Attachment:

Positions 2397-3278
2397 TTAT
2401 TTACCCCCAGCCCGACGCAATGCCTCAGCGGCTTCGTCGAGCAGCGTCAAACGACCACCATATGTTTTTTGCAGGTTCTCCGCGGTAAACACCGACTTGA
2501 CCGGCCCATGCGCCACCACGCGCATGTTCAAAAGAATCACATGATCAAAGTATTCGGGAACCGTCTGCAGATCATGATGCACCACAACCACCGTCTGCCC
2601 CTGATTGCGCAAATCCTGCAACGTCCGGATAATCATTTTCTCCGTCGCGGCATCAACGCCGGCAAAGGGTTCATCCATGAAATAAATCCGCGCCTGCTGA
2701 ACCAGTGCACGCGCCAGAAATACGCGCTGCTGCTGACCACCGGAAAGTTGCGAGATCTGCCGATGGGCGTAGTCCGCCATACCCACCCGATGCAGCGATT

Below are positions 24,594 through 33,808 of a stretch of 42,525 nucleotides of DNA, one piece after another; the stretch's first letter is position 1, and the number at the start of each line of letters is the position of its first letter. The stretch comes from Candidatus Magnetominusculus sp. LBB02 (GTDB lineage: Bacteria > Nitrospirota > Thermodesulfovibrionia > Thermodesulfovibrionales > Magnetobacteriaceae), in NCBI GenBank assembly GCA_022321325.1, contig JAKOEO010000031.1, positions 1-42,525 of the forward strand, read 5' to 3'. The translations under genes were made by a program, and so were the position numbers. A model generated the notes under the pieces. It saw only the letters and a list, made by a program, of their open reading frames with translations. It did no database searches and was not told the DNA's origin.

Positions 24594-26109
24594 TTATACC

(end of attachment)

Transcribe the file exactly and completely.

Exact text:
Positions 2397-3278
2397 TTAT
2401 TTACCCCCAGCCCGACGCAATGCCTCAGCGGCTTCGTCGAGCAGCGTCAAACGACCACCATATGTTTTTTGCAGGTTCTCCGCGGTAAACACCGACTTGA
2501 CCGGCCCATGCGCCACCACGCGCATGTTCAAAAGAATCACATGATCAAAGTATTCGGGAACCGTCTGCAGATCATGATGCACCACAACCACCGTCTGCCC
2601 CTGATTGCGCAAATCCTGCAACGTCCGGATAATCATTTTCTCCGTCGCGGCATCAACGCCGGCAAAGGGTTCATCCATGAAATAAATCCGCGCCTGCTGA
2701 ACCAGTGCACGCGCCAGAAATACGCGCTGCTGCTGACCACCGGAAAGTTGCGAGATCTGCCGATGGGCGTAGTCCGCCATACCCACCCGATGCAGCGATT

Below are positions 24,594 through 33,808 of a stretch of 42,525 nucleotides of DNA, one piece after another; the stretch's first letter is position 1, and the number at the start of each line of letters is the position of its first letter. The stretch comes from Candidatus Magnetominusculus sp. LBB02 (GTDB lineage: Bacteria > Nitrospirota > Thermodesulfovibrionia > Thermodesulfovibrionales > Magnetobacteriaceae), in NCBI GenBank assembly GCA_022321325.1, contig JAKOEO010000031.1, positions 1-42,525 of the forward strand, read 5' to 3'. The translations under genes were made by a program, and so were the position numbers. A model generated the notes under the pieces. It saw only the letters and a list, made by a program, of their open reading frames with translations. It did no database searches and was not told the DNA's origin.

Positions 24594-26109
24594 TTATACC